Boeing 737 Max 8 is New Aircraft, See other African airlines that have aircraft
Airlines flying the Boeing 737 Max 8 aircraft have started grounding the aircraft following suspected default problem.
The Sunday crash was the second crash in five months involving a 737 Max 8, and comparisons are being drawn.
The BBC reported that four African airlines, including Comair, Royal Air Maroc of Morocco were flying the Boeing 737 Max 8 passenger aircraft, before Sunday’s crash.
In September 2018, privately-owned Air Peace of Nigeria signed an order for 10 737 MAX 8
“South Africa’s privately-owned Comair of South Africa, Mauritania Airlines, received its first plane just two weeks ago, becoming the first airline in southern Africa to operate the passenger jet.
The airline has ordered seven more, with one expected to arrive later this month.
Comair has issued a statement saying it “will continue to monitor the various investigations by the relevant authorities and are in close contact with both Boeing and the SACAA [South African Civil Aviation Authority]”.
According to Boeing, state-owned Mauritania Airlines was the first to operate the plane in Africa, receiving its first delivery in December 2017.
Ethiopian Airlines received its first Max 8 in July 2018. The country had placed an order for 30 Max jets.
Ethiopian Airlines has now grounded its 737 Max 8 fleet following the crash.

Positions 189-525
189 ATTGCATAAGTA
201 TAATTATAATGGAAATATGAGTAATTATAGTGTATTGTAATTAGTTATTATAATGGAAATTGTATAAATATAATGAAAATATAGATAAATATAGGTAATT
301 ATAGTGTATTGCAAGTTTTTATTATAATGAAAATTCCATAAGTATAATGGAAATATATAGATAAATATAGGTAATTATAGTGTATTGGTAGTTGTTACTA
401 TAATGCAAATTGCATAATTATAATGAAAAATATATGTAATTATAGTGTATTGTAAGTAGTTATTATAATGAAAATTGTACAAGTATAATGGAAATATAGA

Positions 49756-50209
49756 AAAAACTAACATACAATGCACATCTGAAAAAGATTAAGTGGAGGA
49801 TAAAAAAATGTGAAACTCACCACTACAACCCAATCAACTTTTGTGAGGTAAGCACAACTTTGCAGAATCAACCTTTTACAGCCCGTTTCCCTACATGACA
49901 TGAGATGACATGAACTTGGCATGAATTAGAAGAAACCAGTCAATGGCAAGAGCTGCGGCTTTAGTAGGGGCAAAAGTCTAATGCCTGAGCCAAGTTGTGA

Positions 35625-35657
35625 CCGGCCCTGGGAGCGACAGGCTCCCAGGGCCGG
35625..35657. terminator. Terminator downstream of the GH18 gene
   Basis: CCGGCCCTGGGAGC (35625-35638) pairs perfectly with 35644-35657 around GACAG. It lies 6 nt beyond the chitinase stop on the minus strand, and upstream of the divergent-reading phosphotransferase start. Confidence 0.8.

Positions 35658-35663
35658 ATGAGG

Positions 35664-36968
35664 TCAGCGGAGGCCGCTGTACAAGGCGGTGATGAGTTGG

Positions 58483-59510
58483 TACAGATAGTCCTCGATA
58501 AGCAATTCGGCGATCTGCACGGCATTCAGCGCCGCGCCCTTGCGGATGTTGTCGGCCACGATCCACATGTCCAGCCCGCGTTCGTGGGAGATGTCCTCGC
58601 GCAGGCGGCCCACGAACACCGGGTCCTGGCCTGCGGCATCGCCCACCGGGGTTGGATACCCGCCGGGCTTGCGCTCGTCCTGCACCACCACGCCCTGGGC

Morocco’s state-owned Royal Air Maroc received its first 737 Max 8 in December last year, and received a second one in February.
In September 2018, privately-owned Air Peace of Nigeria signed an order for 10 737 MAX 8 airplanes.
About three months later, Boeing announced that Lagos-based Green Africa Airways planned to buy up to 100 of the jets as the airline continued preparations to begin commercial operations.
The proposed deal was worth $11.7bn (£9bn), and it would be Africa’s largest aircraft deal if finalised, Boeing added.
Meanwhile, the black box for the Ethiopian Airlines flight 302 that crashed on Sunday near the town of Bishoftu, 60km (37 miles) south-east of the capital, Addis Ababa, has been found, Ethiopian state media reports.
US plane maker Boeing is facing questions after the aircraft crashed six minutes after take-off, killing all 157 people on board.
Investigators and rescue teams have been going through the wreckage of Ethiopian Airlines flight ET 302 since Sunday morning when the plane crashed minutes after take-off.
It’s a slow, delicate process as much of the aircraft shattered into pieces on impact in a farmland near the town of Bishoftu, 60km (37 miles) south-east of the capital, Addis Ababa.
Debris from the plane and some personal belongings are scattered all over the crash scene, which is about the size of a football pitch.
Excavators have been deployed to dig through the big crater that was created when the plane hit the ground.
Authorities say the focus is the recovery of the victims’ remains.
The aircraft manufacturer Boeing says its investigators will join the team searching for clues into why the plane crashed.
Ethiopia’s Prime Minister Abiy Ahmed has promised a thorough investigation into the incident and vowed to make the findings public.